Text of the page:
As I have written before, I completely disagree. As a counter-insurgent, or “foreign internal defender”, the U.S. military is naturally perceived as an outsider. Killing innocents, or perceived innocents, will only set back our efforts. There is a fine line between killing the bad guys to encourage them to switch sides, and killing innocents which discourages anyone from supporting the government. (More on this in our next round on “Gratitude Theory” and emotions in warfare.)

So, from the tactical perspective, killing civilians hinders the counter-insurgent. (I know that I ignored the ethics of killing civilians. As a “just war”-ior, I hold protecting non-combatants as the highest ideal. I just think I can make my argument in this case without resorting to ethics.)

As such, here are my recommendations to help our Army (and Marine Corps) wage counter-insurgencies better. They all center around the idea I put forward on Monday: the more accurate our forces are during offensive operations (“targeting”), the more likely they are to win.

1. Change the metrics to value accuracy, not totals. The most important number for a battalion should not be number of enemies killed or detained, but the accuracy of those targeting efforts. For instance, the JSOC “kill-capture” program often releases detainees within weeks of their initial detention. Senior commanders emphasize the total number of enemy captured, when they should measure the accuracy of our detentions and lethal operations. This report by the Afghanistan Analysts Network shows how commanders emphasize initial captures, and neglect to mention how many detainees get released.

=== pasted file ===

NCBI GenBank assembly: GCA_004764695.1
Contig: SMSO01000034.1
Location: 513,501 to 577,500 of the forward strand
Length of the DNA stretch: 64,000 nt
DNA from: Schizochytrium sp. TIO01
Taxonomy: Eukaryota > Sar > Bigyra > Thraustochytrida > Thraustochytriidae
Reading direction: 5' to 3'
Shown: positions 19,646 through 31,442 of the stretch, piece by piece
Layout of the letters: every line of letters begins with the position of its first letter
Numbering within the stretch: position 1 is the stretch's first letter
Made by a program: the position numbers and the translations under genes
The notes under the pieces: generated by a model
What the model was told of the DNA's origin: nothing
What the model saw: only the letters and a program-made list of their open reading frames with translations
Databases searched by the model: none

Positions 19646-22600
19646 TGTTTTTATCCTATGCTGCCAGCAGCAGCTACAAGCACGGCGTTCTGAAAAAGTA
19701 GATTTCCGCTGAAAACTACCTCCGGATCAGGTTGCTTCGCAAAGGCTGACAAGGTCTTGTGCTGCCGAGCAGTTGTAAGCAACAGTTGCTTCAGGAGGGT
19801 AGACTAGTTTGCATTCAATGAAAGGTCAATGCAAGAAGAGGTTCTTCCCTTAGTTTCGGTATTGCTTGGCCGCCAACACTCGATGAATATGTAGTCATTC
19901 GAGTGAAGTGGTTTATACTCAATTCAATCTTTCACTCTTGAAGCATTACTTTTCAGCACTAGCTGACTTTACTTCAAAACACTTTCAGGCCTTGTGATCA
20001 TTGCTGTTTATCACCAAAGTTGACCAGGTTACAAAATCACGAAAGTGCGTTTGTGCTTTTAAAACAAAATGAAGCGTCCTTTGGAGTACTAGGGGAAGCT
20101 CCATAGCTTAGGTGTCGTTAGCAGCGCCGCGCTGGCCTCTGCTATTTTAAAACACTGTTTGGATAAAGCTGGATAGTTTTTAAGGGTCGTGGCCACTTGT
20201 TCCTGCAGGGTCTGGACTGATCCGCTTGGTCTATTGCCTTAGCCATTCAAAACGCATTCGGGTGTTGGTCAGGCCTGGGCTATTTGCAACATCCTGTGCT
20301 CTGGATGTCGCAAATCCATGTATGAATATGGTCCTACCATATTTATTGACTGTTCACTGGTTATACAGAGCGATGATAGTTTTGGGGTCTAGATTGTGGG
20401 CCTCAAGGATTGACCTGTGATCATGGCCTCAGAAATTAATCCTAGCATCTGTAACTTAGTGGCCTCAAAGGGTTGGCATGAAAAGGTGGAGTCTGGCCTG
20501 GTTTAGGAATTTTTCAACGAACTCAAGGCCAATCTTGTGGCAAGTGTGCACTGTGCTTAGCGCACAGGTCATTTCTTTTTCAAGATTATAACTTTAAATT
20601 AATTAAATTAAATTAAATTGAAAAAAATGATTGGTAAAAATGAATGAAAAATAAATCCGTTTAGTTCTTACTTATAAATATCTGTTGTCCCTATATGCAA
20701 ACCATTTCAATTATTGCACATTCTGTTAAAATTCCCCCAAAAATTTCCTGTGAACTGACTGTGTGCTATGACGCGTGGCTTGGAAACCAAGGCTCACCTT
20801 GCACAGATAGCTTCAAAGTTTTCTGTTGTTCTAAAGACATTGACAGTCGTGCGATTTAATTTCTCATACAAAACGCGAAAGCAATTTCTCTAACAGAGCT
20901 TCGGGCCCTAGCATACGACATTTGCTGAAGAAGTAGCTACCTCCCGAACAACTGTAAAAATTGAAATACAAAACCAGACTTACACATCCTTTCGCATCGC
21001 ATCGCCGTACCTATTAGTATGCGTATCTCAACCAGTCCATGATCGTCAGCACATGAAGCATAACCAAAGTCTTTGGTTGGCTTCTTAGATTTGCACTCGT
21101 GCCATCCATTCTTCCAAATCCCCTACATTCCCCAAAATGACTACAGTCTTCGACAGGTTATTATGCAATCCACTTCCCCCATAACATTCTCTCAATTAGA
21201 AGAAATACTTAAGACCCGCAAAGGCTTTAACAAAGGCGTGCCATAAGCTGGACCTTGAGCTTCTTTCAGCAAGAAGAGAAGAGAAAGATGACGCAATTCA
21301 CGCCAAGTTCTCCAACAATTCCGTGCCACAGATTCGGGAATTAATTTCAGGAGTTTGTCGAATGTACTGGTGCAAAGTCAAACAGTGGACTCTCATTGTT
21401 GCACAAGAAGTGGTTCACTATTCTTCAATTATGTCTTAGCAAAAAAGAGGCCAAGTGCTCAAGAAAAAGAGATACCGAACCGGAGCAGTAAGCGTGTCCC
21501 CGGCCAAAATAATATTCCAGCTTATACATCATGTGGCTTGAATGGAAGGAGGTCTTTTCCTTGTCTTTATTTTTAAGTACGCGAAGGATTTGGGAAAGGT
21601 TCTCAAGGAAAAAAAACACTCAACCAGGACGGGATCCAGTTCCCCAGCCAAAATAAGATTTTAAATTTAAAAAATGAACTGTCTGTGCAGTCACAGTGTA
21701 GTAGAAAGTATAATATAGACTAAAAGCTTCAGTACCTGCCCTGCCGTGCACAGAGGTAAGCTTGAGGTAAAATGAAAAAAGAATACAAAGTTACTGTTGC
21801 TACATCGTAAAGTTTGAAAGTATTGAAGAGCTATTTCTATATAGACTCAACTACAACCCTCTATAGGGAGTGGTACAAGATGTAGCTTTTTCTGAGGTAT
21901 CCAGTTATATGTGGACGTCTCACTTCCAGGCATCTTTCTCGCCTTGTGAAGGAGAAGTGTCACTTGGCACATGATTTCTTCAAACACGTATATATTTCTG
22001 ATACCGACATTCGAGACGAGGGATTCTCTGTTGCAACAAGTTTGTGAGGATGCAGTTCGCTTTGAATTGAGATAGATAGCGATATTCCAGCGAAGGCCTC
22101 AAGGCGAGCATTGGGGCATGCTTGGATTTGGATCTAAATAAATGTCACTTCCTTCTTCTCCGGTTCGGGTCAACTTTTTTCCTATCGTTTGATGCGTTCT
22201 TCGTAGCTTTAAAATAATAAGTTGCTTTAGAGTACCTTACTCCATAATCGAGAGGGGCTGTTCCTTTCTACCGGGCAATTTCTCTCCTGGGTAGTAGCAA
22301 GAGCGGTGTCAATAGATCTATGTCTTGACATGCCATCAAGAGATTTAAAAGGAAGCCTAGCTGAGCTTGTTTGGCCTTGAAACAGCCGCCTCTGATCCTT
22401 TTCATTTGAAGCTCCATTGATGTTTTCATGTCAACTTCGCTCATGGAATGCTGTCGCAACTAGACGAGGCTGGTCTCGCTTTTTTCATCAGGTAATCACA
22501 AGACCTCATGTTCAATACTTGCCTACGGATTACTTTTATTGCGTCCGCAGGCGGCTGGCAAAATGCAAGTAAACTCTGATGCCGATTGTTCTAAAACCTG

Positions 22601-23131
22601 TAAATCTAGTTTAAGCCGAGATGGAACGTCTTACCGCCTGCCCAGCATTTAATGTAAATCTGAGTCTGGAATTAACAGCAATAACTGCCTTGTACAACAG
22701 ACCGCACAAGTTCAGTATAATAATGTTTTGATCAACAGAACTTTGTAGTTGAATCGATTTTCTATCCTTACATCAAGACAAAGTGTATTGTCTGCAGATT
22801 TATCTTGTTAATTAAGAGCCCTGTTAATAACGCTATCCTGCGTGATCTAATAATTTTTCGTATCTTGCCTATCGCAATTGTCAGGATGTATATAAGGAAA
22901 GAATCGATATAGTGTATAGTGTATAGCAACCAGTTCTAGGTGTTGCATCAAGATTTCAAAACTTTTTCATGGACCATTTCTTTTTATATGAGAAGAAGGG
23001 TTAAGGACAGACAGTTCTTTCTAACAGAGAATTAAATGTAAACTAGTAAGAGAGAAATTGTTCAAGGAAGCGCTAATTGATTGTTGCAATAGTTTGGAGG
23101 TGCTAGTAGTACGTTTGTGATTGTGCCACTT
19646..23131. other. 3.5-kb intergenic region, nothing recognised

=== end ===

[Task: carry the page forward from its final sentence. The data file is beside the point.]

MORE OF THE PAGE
2. Encourage the intelligence community to study law enforcement techniques. Studying law enforcement and the thoroughness they (mostly) use to put together cases should encourage intelligence professionals to do the same.

3. Start the position of “Devil’s Advocate”. I wrote about this when I explained “Why Intel Goes Bad: The Devil’s Advocate”. The military is a top-down organization, and a lot of commanders don’t want their opinions second-guessed. They should. An official “devil’s advocate” would help.